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Dmytro Dubilet shows how Western companies dodge anti-Russian sanctions

The team of Dmytro Dubilet, a former minister of the Cabinet of Ministers and now an IT entrepreneur, analyzed the public procurement website in the Russian Federation zakupki.gov.ru and found information on how Western companies dodge sanctions and trade with Russian military companies.

An analysis of the site's data gives grounds to assert that companies from the United States, Germany, Switzerland, Poland, the Czech Republic, Great Britain, Italy, Slovenia, Luxembourg, and other countries have dodged (and possibly continue to dodge) the sanctions.

Currently, the Zakupki website seems to work only inside Russia. "But even in case the Russians decide to close it completely after this publication, our IT specialists have already parsed (downloaded) it. We have created a mirror of this site and will give access to it to all journalists," Dubilet wrote.

For example, he took the Almaz-Antey concern, a key Russian military enterprise that produces a lot of air defense systems and other weapons.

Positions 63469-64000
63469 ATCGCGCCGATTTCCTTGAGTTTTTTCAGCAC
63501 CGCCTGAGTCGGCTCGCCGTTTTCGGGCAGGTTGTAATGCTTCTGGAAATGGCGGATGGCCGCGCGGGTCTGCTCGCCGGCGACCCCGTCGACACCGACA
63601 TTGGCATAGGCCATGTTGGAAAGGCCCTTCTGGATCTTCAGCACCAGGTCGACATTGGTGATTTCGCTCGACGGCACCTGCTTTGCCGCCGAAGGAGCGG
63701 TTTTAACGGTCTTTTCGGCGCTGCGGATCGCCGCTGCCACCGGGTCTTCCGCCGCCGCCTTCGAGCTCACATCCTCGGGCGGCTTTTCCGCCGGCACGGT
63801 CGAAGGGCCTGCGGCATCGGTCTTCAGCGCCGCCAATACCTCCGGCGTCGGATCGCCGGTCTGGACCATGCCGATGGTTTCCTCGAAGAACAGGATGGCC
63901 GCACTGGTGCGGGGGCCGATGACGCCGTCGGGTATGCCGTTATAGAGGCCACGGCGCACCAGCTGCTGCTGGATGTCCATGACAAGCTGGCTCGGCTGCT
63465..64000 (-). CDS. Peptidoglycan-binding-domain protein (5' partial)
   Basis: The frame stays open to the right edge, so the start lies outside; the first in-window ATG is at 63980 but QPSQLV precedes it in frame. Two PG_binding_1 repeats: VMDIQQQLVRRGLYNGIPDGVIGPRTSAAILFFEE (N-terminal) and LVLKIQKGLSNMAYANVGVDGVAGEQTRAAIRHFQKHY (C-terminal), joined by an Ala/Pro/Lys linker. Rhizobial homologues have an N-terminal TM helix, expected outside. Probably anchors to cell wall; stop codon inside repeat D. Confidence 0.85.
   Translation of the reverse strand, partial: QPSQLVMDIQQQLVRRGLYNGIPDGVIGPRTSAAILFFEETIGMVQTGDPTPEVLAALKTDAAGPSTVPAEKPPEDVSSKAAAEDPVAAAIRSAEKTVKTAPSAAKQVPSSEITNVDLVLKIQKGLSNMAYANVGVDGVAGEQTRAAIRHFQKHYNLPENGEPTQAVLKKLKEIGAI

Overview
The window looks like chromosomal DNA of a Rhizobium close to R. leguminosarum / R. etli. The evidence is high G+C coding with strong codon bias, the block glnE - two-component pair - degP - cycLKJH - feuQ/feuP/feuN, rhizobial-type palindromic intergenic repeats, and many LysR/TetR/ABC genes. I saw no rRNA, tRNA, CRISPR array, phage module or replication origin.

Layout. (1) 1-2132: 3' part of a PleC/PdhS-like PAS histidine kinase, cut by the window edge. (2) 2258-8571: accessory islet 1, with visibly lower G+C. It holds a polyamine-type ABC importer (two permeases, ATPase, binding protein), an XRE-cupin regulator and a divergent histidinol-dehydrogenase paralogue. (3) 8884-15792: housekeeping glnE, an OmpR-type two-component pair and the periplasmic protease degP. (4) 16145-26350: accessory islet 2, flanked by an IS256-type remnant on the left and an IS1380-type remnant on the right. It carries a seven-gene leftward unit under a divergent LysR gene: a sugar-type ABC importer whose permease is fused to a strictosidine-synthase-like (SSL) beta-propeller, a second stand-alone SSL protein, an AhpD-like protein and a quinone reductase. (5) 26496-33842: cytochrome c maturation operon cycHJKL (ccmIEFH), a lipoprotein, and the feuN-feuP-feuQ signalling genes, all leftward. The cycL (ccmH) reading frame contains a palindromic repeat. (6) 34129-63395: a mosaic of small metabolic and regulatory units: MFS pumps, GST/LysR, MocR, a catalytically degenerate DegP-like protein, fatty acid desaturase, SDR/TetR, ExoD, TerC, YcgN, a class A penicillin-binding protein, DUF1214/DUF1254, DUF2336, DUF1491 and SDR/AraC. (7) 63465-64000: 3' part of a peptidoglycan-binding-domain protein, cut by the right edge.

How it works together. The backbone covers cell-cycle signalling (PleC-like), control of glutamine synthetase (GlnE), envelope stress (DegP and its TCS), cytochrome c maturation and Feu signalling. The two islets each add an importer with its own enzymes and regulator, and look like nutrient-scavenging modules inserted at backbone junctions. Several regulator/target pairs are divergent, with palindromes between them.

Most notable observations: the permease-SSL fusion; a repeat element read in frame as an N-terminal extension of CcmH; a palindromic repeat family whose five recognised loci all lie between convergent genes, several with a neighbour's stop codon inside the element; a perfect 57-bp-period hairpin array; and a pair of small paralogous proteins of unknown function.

Here you can find a list of all foreign companies whose products were spotted in the tenders of companies associated with Almaz-Antey.

For example, ISCAR Metalworking belonging to the American Berkshire Hathaway took part in a tender for the supply of metal-cutting equipment through its official dealer, St. Petersburg Instrumental Equipment. And the German high-precision measuring equipment from the manufacturer Zoller was purchased at a tender in March this year.

Dubilet recalls that Almaz-Antey has been under sanctions since 2014. It is forbidden to trade with it both directly and indirectly (through dealers or other schemes). However, enterprises from the concern do not hesitate to hold tenders for purchasing products from foreign companies. "Moreover, often these products are very similar to dual-use goods that are banned from being supplied to Russia by any company! This means that manufacturers violated both personal and sectoral sanctions at the same time."

According to the rules, suppliers must carry out thorough order compliance (compliance checks). "If the Russians ordered these products through complex multi-layer schemes, even then the companies are responsible for this. But here supplies were often carried out through official dealers and distributors. This suggests that companies deliberately turned a blind eye to sanctions," Dubilet believes.

"We are not publishing this information in order to generate a wave of indignation towards Western companies. Our goal is to achieve understanding in the West that narrow sanctions do not work," he explained.

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